Mr. Speaker, not long ago we had the great honour to receive Nelson Mandela in this place.
Mr. Mandela has been an uncompromising champion of equality in South Africa.
In 1953 he said “We have been banned because we favour a policy which affords fundamental rights to all, irrespective of race, colour, sex or language.”
Yet in 1999 the government is preparing to embrace the Nisga'a treaty, an agreement built upon core principles that Nelson Mandela spent 27 years in jail fighting.
The treaty embraces Nisga'a government and it allows them to ban businesses, professions, trades and even trade unions. It is a deal based on special status and different rights based on race, and it diminishes the rights of all Canadians, especially grassroots Nisga'a.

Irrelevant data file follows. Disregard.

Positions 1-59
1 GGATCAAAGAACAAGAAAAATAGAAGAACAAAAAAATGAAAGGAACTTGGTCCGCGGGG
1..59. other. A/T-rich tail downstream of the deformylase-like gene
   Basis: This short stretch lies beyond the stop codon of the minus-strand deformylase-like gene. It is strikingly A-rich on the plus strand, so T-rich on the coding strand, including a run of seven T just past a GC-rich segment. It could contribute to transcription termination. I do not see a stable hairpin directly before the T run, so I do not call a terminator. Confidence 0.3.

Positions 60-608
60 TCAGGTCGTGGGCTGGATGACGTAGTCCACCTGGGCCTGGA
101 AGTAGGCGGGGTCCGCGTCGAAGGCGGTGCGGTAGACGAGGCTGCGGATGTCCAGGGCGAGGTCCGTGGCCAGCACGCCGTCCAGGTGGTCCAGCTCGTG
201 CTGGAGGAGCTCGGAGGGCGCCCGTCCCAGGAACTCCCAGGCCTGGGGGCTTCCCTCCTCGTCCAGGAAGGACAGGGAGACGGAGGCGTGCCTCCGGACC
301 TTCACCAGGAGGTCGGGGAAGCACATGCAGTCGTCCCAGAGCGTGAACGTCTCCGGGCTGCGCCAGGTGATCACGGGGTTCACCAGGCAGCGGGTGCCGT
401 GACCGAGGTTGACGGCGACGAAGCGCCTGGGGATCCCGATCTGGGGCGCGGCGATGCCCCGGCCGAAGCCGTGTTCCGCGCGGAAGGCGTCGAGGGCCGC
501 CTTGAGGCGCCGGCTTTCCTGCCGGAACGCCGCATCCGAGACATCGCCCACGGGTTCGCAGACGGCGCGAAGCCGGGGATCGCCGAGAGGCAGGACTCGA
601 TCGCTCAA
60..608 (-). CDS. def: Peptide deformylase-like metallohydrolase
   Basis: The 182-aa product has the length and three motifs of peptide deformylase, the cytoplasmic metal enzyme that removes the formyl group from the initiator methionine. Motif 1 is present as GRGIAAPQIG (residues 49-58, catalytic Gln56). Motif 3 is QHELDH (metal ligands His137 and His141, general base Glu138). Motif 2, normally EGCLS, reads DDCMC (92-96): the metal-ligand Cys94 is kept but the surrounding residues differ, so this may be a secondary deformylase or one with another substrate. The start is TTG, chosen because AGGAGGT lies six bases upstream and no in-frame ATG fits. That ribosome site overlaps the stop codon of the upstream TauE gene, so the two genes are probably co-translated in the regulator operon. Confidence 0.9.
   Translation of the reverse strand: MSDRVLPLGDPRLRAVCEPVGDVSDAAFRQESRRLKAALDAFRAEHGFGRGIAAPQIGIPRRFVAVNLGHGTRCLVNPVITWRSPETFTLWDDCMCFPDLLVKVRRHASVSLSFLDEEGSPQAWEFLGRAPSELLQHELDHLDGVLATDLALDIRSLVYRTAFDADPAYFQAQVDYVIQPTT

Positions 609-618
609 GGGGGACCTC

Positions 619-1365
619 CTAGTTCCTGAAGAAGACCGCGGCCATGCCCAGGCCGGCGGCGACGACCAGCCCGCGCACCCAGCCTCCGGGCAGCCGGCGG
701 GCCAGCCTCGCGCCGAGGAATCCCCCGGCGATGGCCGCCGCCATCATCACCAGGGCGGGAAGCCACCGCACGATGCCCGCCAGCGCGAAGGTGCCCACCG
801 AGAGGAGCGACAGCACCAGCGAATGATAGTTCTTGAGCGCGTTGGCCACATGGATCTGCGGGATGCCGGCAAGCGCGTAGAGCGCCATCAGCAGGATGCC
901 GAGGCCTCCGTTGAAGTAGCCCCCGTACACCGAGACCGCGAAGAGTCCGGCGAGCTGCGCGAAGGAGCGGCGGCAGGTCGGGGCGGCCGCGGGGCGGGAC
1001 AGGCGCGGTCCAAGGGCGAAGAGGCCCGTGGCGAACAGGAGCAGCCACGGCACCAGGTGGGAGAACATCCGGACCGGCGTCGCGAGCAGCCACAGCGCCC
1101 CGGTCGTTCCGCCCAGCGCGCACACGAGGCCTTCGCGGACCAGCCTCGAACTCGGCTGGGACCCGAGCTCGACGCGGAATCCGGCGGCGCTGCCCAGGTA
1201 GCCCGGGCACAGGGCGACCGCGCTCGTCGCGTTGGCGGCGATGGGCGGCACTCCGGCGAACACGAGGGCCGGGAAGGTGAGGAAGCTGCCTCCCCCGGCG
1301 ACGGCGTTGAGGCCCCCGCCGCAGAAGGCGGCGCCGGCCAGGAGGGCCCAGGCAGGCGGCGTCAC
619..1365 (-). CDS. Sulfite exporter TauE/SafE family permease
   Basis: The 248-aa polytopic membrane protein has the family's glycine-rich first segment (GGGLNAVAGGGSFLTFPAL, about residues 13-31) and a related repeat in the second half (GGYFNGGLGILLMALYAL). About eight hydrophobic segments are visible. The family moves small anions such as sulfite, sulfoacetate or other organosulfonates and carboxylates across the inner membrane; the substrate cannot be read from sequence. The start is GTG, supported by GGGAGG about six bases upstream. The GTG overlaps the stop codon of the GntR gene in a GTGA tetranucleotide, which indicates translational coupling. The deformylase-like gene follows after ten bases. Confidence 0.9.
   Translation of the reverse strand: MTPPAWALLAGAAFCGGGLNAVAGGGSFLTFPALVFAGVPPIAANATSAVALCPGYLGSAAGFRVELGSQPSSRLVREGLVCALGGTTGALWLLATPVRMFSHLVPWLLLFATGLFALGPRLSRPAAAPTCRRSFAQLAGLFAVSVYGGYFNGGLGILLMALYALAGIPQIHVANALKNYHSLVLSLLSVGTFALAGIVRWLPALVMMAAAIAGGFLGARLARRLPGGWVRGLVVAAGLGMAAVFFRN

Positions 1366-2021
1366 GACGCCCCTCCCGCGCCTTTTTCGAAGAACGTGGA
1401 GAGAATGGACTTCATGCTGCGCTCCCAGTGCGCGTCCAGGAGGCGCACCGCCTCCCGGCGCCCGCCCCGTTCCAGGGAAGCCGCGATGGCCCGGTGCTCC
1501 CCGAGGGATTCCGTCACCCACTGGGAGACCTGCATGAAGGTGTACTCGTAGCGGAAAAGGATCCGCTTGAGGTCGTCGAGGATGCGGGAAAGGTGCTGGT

Mr. Mandela said upon receiving the Nobel Peace Prize “It remains our hope that we will be blessed with sufficient reason that our new society cannot be created by reproducing the repugnant past, however refined and enticingly packaged ”.
It is too bad that Canada's academics and political leaders have not learned this simple truth.